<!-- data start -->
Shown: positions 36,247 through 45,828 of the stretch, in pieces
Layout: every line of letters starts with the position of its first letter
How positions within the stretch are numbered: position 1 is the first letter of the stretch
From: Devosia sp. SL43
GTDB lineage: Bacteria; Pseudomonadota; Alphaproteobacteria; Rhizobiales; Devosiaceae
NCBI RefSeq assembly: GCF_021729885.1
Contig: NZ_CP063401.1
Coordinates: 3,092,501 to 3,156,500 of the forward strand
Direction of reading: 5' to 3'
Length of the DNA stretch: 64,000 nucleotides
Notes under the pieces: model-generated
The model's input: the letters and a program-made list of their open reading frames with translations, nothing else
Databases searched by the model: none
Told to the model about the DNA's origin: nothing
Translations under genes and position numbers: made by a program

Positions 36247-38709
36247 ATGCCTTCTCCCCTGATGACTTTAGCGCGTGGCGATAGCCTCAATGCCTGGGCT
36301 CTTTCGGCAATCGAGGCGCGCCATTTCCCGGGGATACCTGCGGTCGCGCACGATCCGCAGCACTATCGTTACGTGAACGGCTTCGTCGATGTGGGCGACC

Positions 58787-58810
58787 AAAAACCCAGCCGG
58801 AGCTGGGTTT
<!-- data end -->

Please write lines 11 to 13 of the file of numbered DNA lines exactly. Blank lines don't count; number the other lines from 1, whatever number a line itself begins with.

Notes under the pieces: model-generated
The model's input: the letters and a program-made list of their open reading frames with translations, nothing else
Databases searched by the model: none